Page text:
Since the laws introducing the restitution regime for private property did not include provisions for the disposition of property for which no heirs could be identified, the Slovak government and the Slovak Jewish community in 2000 established a Joint Commission to review heirless property and other remaining restitution issues.  The commission consisted of Slovak government representatives and 10 Jewish representatives:  seven from the Slovak Jewish community, including UZZNO; one each representing the American Jewish Committee and B’nai B’rith International; and one jointly representing the World Jewish Congress and the World Jewish Restitution Organization.

Experts contracted by the Joint Commission reported that Jewish movable property and real estate (excluding agricultural lands) that changed ownership due to racial laws, liquidation, or expropriation and transfer to non-Jews during the period 1939-1945 was valued at approximately 8.5 billion Slovak Crowns ($185 million in 2002).  The estimate was based on original documentation from the Nazi expropriation process and included the value of Jewish enterprises sold to non-Jews, blocked bank deposits, unpaid insurance policies, and the value of certain movable assets, such as livestock.

In 2002, the Slovak government and the Jewish community reached an agreement under which the Jewish community would accept 10 percent (approximately $18.5 million) of the aforementioned sum as a settlement.  The agreement also created the Council for the Compensation of Holocaust Victims in the Slovak Republic, which was composed of government officials and members of the Jewish community.  For a period of 10 years, the Council distributed the settlement funds for the following purposes:  (1) to individuals whose assets were neither returned nor indemnified in any way; (2) for social-health care projects with special consideration for the needs of Holocaust survivors; (3) for the reconstruction, renewal,  and maintenance of Jewish monuments in the Slovak Republic; (4) for projects dedicated to the dignified memory of Holocaust victims; and (5) for support of Jewish social, cultural and education activities.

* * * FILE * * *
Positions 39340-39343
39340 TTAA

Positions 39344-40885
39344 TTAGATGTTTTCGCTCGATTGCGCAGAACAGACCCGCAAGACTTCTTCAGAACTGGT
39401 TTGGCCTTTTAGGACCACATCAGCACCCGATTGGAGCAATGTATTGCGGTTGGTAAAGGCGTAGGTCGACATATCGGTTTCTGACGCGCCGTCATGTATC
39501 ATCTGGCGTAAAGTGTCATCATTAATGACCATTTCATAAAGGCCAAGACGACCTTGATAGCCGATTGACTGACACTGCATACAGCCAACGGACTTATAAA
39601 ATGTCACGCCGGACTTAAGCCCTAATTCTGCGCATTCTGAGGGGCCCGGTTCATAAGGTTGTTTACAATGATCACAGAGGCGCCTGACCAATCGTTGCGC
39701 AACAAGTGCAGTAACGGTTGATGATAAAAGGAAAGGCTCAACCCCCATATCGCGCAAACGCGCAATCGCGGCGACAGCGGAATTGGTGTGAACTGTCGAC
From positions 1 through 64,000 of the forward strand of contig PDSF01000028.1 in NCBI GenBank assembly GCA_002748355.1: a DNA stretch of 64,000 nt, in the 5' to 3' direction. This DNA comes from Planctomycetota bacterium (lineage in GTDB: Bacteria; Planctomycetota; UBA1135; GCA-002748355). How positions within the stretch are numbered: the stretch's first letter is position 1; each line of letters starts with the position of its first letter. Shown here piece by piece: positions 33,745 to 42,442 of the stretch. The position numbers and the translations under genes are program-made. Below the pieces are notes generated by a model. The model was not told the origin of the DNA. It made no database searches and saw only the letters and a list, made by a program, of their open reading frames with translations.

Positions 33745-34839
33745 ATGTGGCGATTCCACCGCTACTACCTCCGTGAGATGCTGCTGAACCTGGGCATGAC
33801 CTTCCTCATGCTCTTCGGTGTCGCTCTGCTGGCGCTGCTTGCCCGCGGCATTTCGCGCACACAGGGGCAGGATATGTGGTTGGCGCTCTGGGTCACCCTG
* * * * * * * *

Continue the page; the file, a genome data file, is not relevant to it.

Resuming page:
Up to one-third of the fund was earmarked for compensation to individuals whose assets were never returned or indemnified in any way.  This included compensation for Holocaust victims or their heirs (regardless of their current permanent residency status) whose confiscated properties were located in the part of Slovak territory that was ceded to Hungary through an agreement brokered by Germany and Italy in 1938.  Of the approximately 1,300 claims registered by the December 31, 2003, deadline, mostly by descendants of Slovak Jews living in the United States and Israel, 580 claimants were deemed eligible.  Their payments ranged from $1,100 to $34,000, with the average payment $16,000.  Many applications were rejected for lack of sufficient evidence.  The remainder of this part of the fund was used to make one-time payments of about $3,000 each to 122 claimants who were Slovak citizens and who were initially rejected from another Holocaust-related compensation program provided under Act no. 305/1999 on the Mitigation of Certain Injustices to Persons Deported to Nazi Concentration and Prison Camps.  In 2012, the remaining balance from the fund, approximately one-third of the principal amount, was transferred from the Council to UZZNO, which continues to use it for funding social and healthcare services for survivors, for the upkeep of religious monuments, and for awareness/education projects.